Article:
Kevin Peter Hand, a scientist at NASA’s Jet Propulsion Lab and author of Alien Oceans: The Search for Life in the Depths of Space, announced the book’s publication in early April with a tweet that noted “there are obviously much bigger things you need to worry about right now.” To me, though, Earth’s spreading pandemic was all the more reason to spend some time mentally diving into ice-covered extraterrestrial seas; the subject of aliens being suitable not just for escapism but also for speculation about humanity’s prospects in the cosmos.
Alien Oceans is an absorbing exploration of the possibilities for life in water-carrying bodies of the outer solar system (or similar worlds in other solar systems). Scientific interest in such ideas has risen since the late-1990s when the Galileo space probe first gathered evidence of an ocean under the surface of Jupiter’s moon Europa. Since then, interior oceans have emerged as a likelihood or possibility in various bodies including Saturn’s moons Enceladus and Titan; Jupiter’s moon Ganymede and Callisto; Neptune’s moon Triton; and the demoted-to-minor planet Pluto.
These developments have spurred a rethinking of where life might be. A solar system’s “habitable zone,” rather than a band demarcated by distance from a star, could be a larger and more complex area, with suitability for life also determined by factors such as a planet’s tidal interactions with its moons. As water is essential to all life on Earth, its presence is seen as a likely prerequisite to life elsewhere. Moreover, life increasingly has been shown to be able to thrive in extreme environments, including around hydrothermal vents on the ocean floor.
If evidence of life, including extinct life, were discovered beyond Earth, it would be a big deal, scientifically and culturally. However, such a finding on Mars would raise questions about whether that life was related to life on Earth; meteorites that might carry microbes have transferred between Earth and Mars many times over the eons. By contrast, as Hand cogently explains, any life in the outer solar system is virtually certain to have had an independent origin; terrestrial microbes that made an unlikely trip to Europa’s surface would be fried by radiation.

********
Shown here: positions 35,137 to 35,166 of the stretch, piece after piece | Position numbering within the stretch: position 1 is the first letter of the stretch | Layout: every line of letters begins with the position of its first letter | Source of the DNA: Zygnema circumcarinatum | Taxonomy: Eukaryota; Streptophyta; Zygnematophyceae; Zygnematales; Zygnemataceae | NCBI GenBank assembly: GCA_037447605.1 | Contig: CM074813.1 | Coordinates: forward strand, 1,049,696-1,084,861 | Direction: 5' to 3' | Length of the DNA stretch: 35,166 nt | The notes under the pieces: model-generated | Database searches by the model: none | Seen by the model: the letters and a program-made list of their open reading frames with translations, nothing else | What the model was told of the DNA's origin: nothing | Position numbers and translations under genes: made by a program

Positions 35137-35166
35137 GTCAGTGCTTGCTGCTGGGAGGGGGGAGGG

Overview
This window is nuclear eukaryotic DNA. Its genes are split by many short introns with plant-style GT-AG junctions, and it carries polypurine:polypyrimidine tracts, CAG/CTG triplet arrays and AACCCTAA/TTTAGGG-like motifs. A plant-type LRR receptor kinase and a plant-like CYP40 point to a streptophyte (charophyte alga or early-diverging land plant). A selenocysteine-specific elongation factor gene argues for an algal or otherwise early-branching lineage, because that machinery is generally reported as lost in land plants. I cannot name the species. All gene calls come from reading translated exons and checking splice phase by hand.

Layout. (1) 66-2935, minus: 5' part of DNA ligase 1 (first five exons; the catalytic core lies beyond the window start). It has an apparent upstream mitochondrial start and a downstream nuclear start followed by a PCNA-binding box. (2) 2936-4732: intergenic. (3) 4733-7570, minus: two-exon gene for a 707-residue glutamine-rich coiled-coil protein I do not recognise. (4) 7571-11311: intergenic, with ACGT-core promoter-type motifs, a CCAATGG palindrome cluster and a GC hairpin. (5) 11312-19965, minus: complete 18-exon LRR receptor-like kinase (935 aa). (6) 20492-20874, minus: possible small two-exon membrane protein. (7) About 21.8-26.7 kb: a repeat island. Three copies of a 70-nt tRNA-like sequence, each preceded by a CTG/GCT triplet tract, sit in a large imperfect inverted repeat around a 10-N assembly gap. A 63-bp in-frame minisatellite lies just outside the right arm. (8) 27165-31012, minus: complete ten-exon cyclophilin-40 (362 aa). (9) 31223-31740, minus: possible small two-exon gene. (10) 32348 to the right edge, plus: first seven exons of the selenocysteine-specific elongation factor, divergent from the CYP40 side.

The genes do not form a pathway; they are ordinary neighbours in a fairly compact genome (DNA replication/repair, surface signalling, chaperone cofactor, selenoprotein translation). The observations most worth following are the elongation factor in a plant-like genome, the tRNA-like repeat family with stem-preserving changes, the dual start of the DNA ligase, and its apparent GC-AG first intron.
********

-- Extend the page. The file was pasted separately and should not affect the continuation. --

Theories of how life originated on Earth fall into two major camps, with divergent implications for the likelihood of a similar event in the outer solar system. One group proposes that life began in an intertidal pool, with the interspersing of wet and dry phases aiding the formation of biological structures. If so, the early Earth (and perhaps long-ago Mars and Venus) held life-forming potential unmatched on distant moons where no dry land abutted the oceans.
The other camp thinks life formed around hydrothermal vents, deep in the ocean at a time when Earth’s surface was bombarded by asteroids and comets. If that’s the case, then the outer solar system’s oceans, safely covered by ice, might have been great locations for life to take hold. Maybe such places are where most life in the solar system—or throughout the universe—is to be found, and it is we, living on a planet’s surface, who are unusual.
Hand’s speculations about what alien-ocean life might be like are well-informed and credible. Such organisms might use various senses, some overlapping with our own and others more exotic, such as echolocation and electroreception. Intelligence might arise among these extraterrestrials in adaptation to their complex environments. However, Hand suggests, paths to technology may be limited, with fire being unavailable for cooking, and with easy mobility in three dimensions reducing pressures to develop tools or weapons, or to settle farms. It may be only rarely, if ever, that a civilization pokes through the ice and sees the starry sky beyond.
Alien Oceans leaves us with a vision of the cosmos that’s simultaneously hopeful and stark. Hopeful in that the silence of the skies does not necessarily mean life has little role in the universe, or that civilizations routinely destroy themselves. Stark in that life may be common but isolated, quarantined under the ice, celestially distanced for better or worse.
—Kenneth Silber is author of In DeWitt’s Footsteps: Seeing History on the Erie Canal and is on Twitter: @kennethsilber